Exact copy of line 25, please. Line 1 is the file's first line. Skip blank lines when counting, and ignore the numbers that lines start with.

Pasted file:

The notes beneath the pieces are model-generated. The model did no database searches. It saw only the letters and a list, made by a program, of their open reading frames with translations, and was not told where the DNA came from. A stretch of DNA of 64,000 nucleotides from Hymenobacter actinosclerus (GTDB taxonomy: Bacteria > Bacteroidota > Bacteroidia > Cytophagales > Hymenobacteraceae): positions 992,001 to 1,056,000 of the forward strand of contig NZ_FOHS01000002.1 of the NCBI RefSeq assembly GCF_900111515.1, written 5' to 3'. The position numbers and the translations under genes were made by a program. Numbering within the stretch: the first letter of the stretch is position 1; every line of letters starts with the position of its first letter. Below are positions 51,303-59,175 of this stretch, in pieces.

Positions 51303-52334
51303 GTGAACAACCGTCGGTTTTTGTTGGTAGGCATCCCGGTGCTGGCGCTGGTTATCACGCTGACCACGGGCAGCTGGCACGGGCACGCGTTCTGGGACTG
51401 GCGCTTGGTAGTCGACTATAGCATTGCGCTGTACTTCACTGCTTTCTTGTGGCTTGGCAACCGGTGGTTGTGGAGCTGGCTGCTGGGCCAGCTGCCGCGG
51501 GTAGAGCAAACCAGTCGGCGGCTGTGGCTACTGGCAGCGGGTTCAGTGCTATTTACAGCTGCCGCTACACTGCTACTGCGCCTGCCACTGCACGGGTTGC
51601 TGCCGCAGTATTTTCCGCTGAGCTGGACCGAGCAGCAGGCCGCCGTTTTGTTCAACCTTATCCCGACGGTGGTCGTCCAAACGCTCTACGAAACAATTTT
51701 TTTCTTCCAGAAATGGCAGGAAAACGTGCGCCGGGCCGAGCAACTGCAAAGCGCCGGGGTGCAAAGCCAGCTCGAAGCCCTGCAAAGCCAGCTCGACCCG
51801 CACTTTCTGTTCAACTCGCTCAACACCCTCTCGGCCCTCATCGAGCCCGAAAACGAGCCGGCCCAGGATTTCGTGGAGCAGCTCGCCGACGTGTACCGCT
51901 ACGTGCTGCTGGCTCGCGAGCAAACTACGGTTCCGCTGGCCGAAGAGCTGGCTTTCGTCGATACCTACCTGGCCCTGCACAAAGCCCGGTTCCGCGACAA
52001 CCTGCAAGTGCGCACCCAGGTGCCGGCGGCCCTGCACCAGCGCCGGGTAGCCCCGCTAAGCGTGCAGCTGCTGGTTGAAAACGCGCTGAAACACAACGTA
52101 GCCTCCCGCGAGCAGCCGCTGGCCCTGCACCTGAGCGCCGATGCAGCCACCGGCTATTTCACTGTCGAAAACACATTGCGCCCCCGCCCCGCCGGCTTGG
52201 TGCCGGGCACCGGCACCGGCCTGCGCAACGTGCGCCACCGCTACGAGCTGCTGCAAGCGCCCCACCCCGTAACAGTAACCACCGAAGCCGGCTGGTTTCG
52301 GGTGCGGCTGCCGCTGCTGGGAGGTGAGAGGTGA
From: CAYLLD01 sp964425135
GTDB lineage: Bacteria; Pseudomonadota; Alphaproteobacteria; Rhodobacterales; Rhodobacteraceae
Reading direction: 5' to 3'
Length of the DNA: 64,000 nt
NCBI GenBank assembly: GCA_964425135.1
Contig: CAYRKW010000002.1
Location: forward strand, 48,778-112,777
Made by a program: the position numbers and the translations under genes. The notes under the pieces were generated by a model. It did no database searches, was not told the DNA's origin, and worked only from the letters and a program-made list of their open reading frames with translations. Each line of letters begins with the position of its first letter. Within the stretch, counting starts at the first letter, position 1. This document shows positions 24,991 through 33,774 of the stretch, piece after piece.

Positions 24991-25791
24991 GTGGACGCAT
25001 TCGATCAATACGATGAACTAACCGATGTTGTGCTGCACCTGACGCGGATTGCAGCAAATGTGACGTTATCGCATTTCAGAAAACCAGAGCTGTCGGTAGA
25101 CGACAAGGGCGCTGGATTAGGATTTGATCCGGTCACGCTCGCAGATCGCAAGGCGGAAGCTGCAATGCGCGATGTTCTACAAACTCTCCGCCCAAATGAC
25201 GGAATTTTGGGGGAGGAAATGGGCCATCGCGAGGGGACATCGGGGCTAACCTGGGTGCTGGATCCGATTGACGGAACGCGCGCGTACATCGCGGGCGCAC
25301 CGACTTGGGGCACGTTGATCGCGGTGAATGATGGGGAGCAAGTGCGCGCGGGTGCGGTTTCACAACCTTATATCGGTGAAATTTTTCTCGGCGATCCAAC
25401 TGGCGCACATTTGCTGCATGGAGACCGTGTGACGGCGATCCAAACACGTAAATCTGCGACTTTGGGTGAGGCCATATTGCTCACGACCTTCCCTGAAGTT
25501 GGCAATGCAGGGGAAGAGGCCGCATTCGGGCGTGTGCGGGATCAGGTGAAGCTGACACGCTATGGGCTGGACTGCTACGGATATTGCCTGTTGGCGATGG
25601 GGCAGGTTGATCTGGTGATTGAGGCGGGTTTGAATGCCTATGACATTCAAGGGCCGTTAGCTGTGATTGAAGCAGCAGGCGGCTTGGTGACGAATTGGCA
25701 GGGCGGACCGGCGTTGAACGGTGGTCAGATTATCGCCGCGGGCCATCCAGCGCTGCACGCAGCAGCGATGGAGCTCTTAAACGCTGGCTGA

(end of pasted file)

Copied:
25101 CGACAAGGGCGCTGGATTAGGATTTGATCCGGTCACGCTCGCAGATCGCAAGGCGGAAGCTGCAATGCGCGATGTTCTACAAACTCTCCGCCCAAATGAC